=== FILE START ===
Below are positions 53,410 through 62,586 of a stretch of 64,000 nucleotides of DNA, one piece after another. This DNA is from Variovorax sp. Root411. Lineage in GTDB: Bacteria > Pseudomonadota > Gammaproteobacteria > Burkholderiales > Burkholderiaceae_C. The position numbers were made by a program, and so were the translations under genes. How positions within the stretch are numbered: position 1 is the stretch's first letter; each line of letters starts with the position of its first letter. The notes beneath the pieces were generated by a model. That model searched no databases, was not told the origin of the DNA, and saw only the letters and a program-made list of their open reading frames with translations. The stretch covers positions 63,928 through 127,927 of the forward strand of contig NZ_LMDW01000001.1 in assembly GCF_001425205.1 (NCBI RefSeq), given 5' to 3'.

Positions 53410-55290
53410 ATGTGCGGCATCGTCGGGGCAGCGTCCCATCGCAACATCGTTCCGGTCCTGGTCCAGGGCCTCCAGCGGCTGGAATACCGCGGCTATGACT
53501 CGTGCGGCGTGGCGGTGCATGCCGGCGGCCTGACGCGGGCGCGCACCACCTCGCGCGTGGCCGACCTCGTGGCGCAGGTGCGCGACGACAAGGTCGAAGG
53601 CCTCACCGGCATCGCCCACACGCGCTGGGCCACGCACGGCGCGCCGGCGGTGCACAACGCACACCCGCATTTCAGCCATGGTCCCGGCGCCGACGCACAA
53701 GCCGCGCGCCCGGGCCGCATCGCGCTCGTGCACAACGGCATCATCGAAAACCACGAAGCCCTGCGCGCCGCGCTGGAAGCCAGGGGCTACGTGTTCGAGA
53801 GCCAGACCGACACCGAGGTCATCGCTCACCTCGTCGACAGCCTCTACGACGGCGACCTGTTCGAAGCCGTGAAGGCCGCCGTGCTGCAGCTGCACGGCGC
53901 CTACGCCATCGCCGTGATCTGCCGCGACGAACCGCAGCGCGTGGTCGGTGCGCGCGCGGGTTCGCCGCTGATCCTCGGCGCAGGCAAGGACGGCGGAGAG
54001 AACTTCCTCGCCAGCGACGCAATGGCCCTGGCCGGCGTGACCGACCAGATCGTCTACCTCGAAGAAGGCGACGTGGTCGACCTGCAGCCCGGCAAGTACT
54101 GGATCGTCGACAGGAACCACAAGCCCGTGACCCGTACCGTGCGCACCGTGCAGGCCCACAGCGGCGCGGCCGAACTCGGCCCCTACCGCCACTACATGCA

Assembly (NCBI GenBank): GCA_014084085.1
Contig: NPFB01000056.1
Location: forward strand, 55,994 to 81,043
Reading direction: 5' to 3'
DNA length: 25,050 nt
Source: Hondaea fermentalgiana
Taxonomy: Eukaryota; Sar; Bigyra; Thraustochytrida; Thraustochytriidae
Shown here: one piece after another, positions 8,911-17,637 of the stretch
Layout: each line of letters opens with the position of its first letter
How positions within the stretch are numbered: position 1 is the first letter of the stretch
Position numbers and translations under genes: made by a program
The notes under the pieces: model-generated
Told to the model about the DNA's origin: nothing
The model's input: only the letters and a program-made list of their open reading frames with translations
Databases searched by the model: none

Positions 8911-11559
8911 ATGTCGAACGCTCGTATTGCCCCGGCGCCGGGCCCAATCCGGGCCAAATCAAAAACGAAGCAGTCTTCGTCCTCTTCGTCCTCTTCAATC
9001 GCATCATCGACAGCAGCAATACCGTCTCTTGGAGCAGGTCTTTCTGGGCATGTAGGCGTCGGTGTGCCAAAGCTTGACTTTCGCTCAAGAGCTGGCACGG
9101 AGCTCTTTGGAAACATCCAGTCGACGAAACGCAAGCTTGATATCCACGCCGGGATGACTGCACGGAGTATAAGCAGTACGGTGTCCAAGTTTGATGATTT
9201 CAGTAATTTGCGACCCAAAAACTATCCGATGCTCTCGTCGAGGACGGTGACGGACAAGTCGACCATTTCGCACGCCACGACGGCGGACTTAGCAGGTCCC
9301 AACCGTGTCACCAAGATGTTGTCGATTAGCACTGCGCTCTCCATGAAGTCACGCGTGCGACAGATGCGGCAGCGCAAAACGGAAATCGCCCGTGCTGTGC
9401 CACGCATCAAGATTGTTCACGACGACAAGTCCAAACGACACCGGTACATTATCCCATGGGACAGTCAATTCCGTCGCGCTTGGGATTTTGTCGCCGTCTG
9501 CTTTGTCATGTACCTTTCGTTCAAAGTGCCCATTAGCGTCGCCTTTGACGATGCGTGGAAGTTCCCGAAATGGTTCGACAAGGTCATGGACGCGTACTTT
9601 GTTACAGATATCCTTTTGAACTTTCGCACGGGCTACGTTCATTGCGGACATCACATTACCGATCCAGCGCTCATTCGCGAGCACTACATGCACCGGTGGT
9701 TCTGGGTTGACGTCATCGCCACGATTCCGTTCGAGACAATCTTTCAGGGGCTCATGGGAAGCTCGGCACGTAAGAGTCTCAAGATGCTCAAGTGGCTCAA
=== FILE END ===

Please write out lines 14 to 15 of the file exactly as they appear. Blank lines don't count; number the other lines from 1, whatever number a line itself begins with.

Reading direction: 5' to 3'
DNA length: 25,050 nt